What I learned From It

This demystified POV for me when I first started writing prose. It also taught me how some of my all-time favorite characters were made, and why I loved them.

LJ Beck

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Wonderbook (The Illistrated Guide To Creating Imaginative Fiction) by Jeff Vandermeer

Our Summary

For genre lovers. Practical information on plotting, structure, characterization, dialogue, exposition, worldbuilding, and POV while packed with exquisite and imaginative visuals. This is a beautiful, wild, and crazy book with contributions from various well loved authors like Neil Gaiman, Ursula K. Le Guin, George R. R. Martin and others. Dense and rich and wonderful.

What I learned From It

It encouraged me to not just embrace my imagination, but to push it as far as it will possibly go.

LJ Beck

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What’s Eating Gilbert Grape by Peter Hedges

Our Summary

This is a coming-of-age fiction book about a 24-year-old boy who feels stuck in his small town taking care of his overweight mother and special needs brother, while it feels like his other siblings and friends have moved on outside.

What I learned From It

I really learned alot about voice and character from reading this book. Gilbert Grape is an incredibly flawed character and can be pretty cruel at times, but I loved him. He emotes in ways that feel unconventional to a reader/are far from cliche. Rather than crying when he's sad, he takes it out through acting out at work or little internal jabs at other people. His relationship with his mother and siblings is fascinating to read, because he never says exactly how he feels about them, but his attitude changes throughout the book. Its just a really subtle way to draw a reader in and attach them to a character, even if he can be a jerk.

tmartini

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Blurb Your Enthusiasm: An A To Z Of Literary Persuasion by Louise Willder

Our Summary

How different blurbs work in different genres from an insider in the business (Willder is a Penguin books blurb writer). Lots of great examples in each genre in terms of what does and doesn't work and why. Willder argues every word matters in a blurb, and so each has to count. Thus, she offers ways to do this.

What I learned From It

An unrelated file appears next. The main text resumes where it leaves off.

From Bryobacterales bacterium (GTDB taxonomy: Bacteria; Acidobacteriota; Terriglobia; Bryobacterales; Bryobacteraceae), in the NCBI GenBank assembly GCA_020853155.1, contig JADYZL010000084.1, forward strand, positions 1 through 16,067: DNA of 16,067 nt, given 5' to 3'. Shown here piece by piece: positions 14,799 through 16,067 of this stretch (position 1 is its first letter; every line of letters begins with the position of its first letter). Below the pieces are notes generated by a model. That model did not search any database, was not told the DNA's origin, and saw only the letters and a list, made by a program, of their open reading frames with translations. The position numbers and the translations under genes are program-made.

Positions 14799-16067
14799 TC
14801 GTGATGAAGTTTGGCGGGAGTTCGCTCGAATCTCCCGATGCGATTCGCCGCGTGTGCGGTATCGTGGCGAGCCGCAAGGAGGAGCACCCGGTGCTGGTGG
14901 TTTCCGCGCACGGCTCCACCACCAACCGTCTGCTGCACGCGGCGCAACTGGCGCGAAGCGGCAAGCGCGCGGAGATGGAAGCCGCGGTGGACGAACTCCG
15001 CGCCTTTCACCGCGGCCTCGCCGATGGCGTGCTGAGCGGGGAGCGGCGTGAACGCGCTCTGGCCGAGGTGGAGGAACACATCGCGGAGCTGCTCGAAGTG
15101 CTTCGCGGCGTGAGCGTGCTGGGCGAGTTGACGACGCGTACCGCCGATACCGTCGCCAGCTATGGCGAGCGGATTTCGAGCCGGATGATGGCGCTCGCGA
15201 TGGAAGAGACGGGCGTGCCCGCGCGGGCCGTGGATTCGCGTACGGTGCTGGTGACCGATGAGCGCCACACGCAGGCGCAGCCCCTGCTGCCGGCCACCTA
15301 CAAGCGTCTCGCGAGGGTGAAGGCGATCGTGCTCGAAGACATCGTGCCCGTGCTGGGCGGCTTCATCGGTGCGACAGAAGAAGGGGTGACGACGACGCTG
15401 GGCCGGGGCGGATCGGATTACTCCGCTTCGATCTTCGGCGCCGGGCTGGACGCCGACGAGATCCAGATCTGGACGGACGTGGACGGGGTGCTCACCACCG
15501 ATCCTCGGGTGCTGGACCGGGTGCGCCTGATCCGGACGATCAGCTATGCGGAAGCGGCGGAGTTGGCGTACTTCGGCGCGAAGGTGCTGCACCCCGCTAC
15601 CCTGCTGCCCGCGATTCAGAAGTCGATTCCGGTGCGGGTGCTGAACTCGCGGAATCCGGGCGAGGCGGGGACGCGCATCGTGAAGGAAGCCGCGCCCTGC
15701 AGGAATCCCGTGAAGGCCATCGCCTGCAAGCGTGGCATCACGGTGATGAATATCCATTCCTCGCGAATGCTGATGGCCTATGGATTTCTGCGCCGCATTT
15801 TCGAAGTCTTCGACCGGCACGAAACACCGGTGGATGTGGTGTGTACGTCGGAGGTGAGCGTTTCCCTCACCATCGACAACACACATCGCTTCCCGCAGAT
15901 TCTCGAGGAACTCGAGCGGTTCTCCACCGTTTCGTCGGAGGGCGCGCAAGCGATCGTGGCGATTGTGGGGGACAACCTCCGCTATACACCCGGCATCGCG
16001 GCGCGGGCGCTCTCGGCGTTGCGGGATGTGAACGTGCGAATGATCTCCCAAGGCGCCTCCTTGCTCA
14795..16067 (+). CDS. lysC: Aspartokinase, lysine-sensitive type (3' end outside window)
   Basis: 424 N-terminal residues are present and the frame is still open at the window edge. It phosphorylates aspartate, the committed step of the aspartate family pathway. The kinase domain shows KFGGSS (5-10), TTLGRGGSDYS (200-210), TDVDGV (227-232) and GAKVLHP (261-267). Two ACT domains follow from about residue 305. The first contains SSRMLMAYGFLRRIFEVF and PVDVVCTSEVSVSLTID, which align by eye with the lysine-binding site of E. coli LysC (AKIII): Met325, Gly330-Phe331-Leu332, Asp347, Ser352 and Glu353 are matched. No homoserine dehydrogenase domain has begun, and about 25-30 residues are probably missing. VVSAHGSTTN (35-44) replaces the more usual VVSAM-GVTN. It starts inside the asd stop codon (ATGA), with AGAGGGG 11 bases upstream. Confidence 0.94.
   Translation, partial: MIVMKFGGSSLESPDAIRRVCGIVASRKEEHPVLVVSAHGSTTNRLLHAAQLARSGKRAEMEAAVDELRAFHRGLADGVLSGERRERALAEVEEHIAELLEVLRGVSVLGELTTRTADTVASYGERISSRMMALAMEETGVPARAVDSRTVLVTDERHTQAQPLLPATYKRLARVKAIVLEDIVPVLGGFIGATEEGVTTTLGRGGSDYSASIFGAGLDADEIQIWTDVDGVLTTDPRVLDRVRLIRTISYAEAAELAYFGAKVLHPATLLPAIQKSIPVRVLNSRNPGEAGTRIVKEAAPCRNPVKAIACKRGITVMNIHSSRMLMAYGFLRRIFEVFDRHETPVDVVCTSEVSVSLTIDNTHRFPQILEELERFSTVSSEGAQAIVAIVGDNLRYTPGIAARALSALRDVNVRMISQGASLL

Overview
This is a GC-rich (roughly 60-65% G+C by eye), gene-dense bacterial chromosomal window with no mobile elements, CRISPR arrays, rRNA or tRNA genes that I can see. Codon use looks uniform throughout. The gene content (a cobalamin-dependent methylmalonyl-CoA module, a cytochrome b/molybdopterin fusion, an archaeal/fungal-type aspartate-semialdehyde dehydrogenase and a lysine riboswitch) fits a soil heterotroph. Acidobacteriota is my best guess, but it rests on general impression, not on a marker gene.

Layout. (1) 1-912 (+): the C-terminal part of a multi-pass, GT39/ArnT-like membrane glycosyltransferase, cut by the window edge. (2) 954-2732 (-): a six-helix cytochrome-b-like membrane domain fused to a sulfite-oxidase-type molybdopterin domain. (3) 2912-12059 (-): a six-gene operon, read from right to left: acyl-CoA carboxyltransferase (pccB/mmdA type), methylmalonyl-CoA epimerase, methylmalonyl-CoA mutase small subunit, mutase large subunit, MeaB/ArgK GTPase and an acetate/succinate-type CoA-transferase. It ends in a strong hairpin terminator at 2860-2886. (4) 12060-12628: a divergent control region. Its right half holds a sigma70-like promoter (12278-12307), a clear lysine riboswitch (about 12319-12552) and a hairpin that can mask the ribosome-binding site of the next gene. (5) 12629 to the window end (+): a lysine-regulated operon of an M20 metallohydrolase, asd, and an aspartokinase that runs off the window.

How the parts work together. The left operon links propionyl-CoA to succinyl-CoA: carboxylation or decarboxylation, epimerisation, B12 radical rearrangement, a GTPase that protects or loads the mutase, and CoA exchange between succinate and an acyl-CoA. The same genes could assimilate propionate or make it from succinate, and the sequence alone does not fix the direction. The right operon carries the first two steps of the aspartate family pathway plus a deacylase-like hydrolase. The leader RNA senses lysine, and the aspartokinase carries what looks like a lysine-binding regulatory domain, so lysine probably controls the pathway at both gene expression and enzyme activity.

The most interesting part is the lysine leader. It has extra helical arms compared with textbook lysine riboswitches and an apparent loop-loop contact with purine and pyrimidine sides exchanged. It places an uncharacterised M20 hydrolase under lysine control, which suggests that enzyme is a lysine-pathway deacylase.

How to write a successful blurb from an experienced blurb writer. That is, what will appeal to readers in different genres and why. Use of specific words and phrases that attract readers. The multitude of different examples proved helpful as comparisons to craft your own blurb. As the book is written with humour, it's easy to read. You can also flick to different sections as per the genre you're working in, but I'd recommend you read the whole books to get the full picture.

Rachael Burnett

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Negotiating With The Dead by Margaret Atwood

Our Summary

A collection of essays by a renowned writer on aspects of writing theory and how she became a writer. Entertaining and informative especially if you are already an Atwood fan.

What I learned From It

This isn't a 'how to write' book - it is about 'writing' in a far more general sense. It gave me plenty of food for thought.

Liz Brown

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On Writing by Stephen King

Our Summary

Leave it to the literary rock star to compose a craft book that’s as entertaining as a good novel. “This is a short book because most books about writing are filled with bullshit,” King writes. What follows is a witty, practical, and sometimes poignant guide that is refreshingly devoid of the aforementioned BS. King relates his personal story of becoming a writer, then offers a “toolkit” of clear advice about everything from dialogue and descriptive passages to revisions and the head game. And there’s more: tips for beginning writers on submitting work for publication, a mark-up of one of King’s own manuscripts, and a reading list. You might not be awake at 3 a.m. turning these pages, but we promise On Writing will open your eyes to essential tricks of the trade.